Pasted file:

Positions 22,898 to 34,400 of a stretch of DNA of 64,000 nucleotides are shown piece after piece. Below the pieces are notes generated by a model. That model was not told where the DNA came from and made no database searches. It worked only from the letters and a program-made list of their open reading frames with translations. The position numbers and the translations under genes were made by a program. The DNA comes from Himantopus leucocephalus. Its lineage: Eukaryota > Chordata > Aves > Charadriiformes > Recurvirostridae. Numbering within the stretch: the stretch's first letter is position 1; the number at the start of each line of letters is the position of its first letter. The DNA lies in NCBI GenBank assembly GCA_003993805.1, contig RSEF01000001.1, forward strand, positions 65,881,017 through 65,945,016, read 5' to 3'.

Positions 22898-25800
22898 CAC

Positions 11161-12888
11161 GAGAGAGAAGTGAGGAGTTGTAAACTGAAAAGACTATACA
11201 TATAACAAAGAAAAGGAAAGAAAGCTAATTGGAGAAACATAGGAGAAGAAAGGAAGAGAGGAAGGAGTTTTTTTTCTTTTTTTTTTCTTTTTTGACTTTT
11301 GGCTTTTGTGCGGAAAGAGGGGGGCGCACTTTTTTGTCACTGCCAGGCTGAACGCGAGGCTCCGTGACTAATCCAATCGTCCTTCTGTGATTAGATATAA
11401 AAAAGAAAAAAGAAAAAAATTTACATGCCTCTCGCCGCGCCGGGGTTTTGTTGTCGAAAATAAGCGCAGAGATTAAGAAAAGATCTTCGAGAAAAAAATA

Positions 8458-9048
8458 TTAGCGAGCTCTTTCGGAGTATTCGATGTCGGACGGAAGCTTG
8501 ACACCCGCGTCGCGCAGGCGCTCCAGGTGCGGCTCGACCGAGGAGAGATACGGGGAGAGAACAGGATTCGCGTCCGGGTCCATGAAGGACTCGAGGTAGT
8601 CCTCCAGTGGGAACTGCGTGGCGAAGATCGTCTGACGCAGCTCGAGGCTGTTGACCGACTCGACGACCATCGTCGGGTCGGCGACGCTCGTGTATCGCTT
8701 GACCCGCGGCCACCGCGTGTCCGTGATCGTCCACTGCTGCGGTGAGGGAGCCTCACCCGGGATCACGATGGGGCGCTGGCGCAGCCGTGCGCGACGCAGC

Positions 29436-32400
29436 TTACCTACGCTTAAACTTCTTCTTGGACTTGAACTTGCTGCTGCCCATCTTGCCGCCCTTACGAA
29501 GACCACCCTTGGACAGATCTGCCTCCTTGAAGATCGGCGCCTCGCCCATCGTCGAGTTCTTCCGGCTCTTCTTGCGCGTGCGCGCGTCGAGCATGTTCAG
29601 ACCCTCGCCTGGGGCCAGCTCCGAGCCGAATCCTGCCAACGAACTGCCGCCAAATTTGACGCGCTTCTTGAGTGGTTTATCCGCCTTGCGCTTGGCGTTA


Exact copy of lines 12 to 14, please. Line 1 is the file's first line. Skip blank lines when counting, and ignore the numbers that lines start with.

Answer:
8601 CCTCCAGTGGGAACTGCGTGGCGAAGATCGTCTGACGCAGCTCGAGGCTGTTGACCGACTCGACGACCATCGTCGGGTCGGCGACGCTCGTGTATCGCTT
8701 GACCCGCGGCCACCGCGTGTCCGTGATCGTCCACTGCTGCGGTGAGGGAGCCTCACCCGGGATCACGATGGGGCGCTGGCGCAGCCGTGCGCGACGCAGC

Positions 29436-32400